Unspunnen Castle, likely constructed in the early 12th century, overlooks the city of Interlaken. The castle was the center of a 13th-14th century fief of an Oberland barons, though the name of the barons or the castle builder is unknown. The cave castle of Rotenfluh at Tschingelsatz and Unspunnen Castle (first mentioned in 1232 as Uspunnun) were used to guard the late medieval Lütschinenbrücke, a bridge at Gsteig near Interlaken.
In the 13th century it belonged to the Herrschaft of Burkart of Thun, who acquired it through his 1224 marriage to the family of the Baron of Wädenswil. A division of inheritance, possibly in 1280, cut the Herrschaft in half, the Baron of Eschenbach got the castle and the surrounding villages while the Baron of Weissenburg got Rotenfluh Castle along with other villages. After the assassination of Albert I of Germany by his nephew John in 1308 the Habsburg in Austria claimed the Eschenbach lands, but in 1318 they pledged these lands to the Baron of Weissenburg as collateral. In 1332, the peasants of the surrounding villages unsuccessfully rose up against Johann of Weissenburg and the leaders were imprisoned in the castle. In 1334, the Oberhasli region was invaded by Bern and the castle was besieged. After Bern took the castle, the prisoners were freed, though the barons retained the castle.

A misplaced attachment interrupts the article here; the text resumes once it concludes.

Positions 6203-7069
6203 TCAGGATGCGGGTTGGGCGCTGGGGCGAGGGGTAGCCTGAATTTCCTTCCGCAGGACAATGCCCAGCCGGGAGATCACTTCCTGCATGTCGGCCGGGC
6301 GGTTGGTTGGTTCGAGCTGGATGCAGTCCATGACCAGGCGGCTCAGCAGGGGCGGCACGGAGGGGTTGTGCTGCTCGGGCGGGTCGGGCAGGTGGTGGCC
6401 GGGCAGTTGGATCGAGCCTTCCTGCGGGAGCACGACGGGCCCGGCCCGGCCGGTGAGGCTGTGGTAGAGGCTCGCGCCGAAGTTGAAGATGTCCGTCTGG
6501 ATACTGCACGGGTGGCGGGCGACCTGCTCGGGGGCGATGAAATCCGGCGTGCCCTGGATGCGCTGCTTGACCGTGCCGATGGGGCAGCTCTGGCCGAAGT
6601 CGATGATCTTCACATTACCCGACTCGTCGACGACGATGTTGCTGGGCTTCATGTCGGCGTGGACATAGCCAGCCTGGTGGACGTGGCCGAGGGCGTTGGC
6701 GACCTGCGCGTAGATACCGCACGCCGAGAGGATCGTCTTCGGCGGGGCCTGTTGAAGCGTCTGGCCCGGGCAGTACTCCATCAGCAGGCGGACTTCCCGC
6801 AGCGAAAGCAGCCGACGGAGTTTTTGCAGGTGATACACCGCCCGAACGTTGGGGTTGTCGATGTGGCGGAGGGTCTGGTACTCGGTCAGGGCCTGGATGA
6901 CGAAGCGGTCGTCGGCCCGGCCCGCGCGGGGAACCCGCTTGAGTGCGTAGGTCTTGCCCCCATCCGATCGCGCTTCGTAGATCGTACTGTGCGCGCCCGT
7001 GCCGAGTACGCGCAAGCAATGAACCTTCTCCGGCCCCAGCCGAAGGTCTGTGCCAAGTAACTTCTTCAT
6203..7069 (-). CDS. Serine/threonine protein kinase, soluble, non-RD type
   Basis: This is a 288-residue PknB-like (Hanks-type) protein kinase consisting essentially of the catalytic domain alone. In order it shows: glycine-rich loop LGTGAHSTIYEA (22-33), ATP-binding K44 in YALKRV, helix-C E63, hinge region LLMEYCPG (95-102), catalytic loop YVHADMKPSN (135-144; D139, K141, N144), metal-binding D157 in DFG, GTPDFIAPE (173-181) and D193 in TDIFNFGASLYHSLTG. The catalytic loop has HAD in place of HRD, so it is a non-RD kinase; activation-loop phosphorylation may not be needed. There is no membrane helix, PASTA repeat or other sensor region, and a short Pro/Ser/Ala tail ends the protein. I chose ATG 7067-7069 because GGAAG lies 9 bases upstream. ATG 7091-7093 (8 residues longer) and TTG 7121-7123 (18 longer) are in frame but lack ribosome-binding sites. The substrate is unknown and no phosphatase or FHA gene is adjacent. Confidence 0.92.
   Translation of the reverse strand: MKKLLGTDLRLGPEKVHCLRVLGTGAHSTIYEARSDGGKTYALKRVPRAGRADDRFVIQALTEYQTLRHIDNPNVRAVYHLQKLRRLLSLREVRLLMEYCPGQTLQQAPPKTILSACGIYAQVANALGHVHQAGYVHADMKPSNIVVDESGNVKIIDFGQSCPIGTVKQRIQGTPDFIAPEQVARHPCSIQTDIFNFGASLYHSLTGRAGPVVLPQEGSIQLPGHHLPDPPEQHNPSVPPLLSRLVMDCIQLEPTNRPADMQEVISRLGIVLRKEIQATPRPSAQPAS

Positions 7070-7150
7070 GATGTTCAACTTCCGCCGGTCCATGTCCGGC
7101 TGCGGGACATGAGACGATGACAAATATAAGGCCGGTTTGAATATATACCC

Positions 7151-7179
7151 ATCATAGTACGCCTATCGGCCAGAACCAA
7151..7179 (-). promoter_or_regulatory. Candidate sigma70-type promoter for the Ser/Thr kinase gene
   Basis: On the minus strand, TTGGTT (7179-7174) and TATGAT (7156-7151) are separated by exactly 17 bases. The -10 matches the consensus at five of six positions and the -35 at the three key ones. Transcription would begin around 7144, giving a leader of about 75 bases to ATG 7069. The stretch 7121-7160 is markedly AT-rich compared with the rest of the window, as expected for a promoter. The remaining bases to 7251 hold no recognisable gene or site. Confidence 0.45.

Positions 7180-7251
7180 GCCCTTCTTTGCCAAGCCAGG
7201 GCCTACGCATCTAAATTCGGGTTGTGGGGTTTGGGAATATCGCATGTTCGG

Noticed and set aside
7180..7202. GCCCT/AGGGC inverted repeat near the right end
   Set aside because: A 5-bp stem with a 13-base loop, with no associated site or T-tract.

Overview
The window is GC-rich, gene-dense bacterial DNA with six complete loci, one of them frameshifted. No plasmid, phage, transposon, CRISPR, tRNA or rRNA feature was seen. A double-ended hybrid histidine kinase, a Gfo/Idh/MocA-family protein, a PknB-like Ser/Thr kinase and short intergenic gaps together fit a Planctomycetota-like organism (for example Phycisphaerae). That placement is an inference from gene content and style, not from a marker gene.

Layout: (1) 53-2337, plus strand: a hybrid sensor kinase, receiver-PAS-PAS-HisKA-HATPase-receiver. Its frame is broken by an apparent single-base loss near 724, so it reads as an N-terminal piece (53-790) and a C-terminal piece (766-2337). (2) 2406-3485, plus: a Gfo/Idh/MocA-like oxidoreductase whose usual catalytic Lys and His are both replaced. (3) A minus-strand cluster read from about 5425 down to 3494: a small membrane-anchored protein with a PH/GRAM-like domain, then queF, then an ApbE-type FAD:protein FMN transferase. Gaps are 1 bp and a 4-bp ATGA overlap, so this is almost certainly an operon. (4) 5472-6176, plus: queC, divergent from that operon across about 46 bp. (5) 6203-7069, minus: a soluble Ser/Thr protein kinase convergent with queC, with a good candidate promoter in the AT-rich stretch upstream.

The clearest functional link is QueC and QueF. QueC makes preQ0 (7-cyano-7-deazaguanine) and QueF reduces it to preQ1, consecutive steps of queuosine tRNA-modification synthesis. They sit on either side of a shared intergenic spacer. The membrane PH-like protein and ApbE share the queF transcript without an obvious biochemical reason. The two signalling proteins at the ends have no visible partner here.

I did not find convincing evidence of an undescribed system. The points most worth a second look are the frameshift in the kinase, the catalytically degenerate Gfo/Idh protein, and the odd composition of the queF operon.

After the Bernese victory in the Battle of Laupen in 1339, the barons were forced to pledge the Unspunnen and Rotenfluh castles as part of the peace settlement. A few years later, in 1342, the Habsburgs redeemed this pledge and then pledged it on to their followers, including the lords of Interlaken, Hallwyl and Kyburg. During the Battle of Sempach in 1386, Bern occupied the area and in 1397 paid off the mortgage. In the next year they sold the castle and lands to the von Seftigen and von Scharnachtal families, who were citizens of Bern. In 1418 and again in 1515, Bern bought the lands back from the families' heirs. Bern placed the Unspunnen lands directly under the city's authority in 1529. In 1762 the lands were transferred to the administration of Interlaken and the castle was allowed to fall into disrepair. The ruins became famous through the Unspunnenfest in 1805 which led to regular cleaning and repairs of the ruins.References:
La Hougue Bie is a Neolithic ritual site which was in use around 3500 BC. Hougue is a Jèrriais/Norman language word meaning a \'mound\' and comes from the Old Norse word haugr. The site consists of 18.6m long passage chamber covered by a 12.2m high mound. The site was first excavated in 1925 by the Société Jersiaise. Fragments of twenty vase supports were found along with the scattered remains of at least eight individuals. Gravegoods, mostly pottery, were also present. At some time in the past, the site had evidently been entered and ransacked.
In Western Europe, it is one of the largest and best preserved passage graves and the most impressive and best preserved monument of Armorican Passage Grave group. Although they are termed \'passage graves\', they were ceremonial sites, whose function was more similar to churches or cathedrals, where burials were incidental.